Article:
Paul Hudson in Don Pasquale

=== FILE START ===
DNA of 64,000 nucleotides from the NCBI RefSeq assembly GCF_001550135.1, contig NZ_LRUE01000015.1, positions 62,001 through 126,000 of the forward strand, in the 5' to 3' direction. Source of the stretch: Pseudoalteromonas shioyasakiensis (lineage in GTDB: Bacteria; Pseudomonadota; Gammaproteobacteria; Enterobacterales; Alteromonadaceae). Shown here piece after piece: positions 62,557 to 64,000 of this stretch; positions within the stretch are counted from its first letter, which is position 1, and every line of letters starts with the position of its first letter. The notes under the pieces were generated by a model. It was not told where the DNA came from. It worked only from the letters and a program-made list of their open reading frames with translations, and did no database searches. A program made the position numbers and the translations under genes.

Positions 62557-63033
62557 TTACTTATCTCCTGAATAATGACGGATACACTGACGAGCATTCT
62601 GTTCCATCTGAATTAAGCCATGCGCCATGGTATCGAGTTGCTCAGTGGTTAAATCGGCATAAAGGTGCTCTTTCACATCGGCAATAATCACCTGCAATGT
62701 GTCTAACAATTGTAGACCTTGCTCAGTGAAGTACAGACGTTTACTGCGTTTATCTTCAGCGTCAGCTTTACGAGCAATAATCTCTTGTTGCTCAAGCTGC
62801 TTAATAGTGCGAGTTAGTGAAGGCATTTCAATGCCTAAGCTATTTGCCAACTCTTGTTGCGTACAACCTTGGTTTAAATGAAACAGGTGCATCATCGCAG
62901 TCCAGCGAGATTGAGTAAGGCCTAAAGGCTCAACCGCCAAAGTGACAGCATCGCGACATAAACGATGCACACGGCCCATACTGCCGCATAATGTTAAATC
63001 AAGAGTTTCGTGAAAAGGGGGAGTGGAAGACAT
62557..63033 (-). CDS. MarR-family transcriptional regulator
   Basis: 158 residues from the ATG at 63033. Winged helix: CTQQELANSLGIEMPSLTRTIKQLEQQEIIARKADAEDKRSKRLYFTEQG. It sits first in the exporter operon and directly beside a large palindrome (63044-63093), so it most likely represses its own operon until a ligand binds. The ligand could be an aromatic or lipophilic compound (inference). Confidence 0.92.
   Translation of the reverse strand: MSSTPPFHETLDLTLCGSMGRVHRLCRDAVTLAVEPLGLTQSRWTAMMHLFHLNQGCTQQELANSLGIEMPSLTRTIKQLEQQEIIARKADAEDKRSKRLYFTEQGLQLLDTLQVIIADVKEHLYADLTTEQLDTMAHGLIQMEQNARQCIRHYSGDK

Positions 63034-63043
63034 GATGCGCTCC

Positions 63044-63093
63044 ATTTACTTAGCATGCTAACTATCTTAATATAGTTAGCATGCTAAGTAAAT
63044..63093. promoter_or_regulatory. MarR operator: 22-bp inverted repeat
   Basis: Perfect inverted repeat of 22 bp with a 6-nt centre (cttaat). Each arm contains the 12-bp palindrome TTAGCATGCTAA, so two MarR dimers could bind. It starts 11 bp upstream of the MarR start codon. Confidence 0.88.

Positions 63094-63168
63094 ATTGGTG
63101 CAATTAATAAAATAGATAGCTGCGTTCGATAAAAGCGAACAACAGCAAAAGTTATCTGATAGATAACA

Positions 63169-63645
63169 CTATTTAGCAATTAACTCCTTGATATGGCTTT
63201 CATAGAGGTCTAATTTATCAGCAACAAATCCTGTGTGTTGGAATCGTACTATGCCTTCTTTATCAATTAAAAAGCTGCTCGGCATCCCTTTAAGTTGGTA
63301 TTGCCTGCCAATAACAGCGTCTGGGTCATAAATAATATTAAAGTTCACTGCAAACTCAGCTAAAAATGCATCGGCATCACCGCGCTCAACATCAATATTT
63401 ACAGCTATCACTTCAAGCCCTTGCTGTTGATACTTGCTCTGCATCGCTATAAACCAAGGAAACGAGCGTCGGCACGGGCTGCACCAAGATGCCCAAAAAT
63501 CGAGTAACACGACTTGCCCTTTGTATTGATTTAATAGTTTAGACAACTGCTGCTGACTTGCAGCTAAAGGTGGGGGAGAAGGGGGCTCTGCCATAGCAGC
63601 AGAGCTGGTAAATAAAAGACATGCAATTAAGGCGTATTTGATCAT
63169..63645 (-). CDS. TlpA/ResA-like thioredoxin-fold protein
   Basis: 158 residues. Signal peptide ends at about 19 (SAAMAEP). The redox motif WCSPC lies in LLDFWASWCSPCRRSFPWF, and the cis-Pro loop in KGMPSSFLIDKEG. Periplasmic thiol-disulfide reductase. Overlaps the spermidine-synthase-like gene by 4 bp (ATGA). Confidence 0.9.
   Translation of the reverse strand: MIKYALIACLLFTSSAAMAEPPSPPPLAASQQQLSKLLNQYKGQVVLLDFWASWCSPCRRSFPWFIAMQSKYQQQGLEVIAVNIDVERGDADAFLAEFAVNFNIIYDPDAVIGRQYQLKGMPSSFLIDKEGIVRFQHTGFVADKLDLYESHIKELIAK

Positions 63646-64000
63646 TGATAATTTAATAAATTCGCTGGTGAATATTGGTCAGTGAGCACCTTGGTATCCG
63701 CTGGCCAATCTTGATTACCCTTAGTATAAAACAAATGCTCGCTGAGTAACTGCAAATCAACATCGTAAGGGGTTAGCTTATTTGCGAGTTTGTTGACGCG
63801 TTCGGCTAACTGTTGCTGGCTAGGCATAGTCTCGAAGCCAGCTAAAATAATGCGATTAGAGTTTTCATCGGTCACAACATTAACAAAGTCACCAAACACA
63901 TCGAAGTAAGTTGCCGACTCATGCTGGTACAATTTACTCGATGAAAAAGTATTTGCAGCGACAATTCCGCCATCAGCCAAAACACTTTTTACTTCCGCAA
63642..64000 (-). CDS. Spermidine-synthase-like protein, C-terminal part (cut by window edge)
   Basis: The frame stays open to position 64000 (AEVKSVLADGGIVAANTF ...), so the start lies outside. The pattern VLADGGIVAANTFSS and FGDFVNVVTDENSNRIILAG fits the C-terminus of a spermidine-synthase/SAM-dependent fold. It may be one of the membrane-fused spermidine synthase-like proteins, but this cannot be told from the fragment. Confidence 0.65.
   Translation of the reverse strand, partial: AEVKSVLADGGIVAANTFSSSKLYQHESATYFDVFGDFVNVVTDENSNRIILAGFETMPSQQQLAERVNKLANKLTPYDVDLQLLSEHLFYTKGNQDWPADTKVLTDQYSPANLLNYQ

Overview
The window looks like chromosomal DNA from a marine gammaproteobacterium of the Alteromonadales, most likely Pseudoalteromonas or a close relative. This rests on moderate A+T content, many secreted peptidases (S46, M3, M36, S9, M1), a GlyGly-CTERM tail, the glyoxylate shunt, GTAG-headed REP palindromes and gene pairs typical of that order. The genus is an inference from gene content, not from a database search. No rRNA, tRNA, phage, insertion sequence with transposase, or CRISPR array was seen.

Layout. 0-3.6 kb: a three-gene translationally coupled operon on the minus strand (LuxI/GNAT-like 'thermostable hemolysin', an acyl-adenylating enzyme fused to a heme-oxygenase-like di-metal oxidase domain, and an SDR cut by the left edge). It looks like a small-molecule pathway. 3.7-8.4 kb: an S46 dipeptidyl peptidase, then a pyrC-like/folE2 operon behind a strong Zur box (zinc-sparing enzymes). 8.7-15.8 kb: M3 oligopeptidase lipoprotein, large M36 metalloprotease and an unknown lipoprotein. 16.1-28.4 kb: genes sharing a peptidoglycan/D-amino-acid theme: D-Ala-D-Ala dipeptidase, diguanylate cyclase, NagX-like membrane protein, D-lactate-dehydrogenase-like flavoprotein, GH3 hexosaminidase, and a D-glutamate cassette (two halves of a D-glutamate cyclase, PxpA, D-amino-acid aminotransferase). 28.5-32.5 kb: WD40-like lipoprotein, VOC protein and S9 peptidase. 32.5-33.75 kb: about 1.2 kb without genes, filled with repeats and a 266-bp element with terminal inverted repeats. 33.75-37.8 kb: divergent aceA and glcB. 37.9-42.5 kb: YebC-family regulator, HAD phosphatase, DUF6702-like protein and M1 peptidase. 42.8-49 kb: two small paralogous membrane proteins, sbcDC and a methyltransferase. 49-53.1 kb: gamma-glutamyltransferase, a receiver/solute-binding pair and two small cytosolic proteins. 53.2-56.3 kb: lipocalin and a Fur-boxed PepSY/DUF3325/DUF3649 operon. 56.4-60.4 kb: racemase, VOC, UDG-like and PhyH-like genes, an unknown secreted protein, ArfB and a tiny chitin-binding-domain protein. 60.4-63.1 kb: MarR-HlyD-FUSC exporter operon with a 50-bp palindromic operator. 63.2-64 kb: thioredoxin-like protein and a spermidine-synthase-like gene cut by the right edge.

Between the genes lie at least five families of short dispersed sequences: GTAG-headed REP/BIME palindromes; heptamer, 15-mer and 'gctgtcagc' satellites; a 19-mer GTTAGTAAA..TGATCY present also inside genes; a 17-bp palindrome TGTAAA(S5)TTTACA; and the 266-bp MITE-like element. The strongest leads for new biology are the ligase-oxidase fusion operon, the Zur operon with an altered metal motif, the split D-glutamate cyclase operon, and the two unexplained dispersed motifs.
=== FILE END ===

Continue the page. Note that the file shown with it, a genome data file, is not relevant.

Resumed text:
Some singers, including famous ones, go on far too long. Ignoring common sense intuition of “use by” dates, they are relegated to minor parts for which a croaky “characterisation” serves as a substitute for vocal quality. But this is not true of all. Take the case of Paul Hudson who is performing the title role in Swansea City Opera’s current production of Don Pasquale. Now in his 68th year, he retains an ample, fruity bass which shows little sign of wear and tear. He was able nimbly to negotiate the buffo pitter-patter. More than this, he could draw on all his experience (over 600 performances at Covent Garden) to get the English text across with admirable articulation. And with vocal inflection, as well as bodily movements and facial expressions, communicate the whole range of emotions experienced by the crusty old bachelor: from mock valour to cowardice; amorous excitement to world-weary despair; comedy to pathos. Extraordinary, this from someone whom I first saw singing for Welsh National Opera in 1971.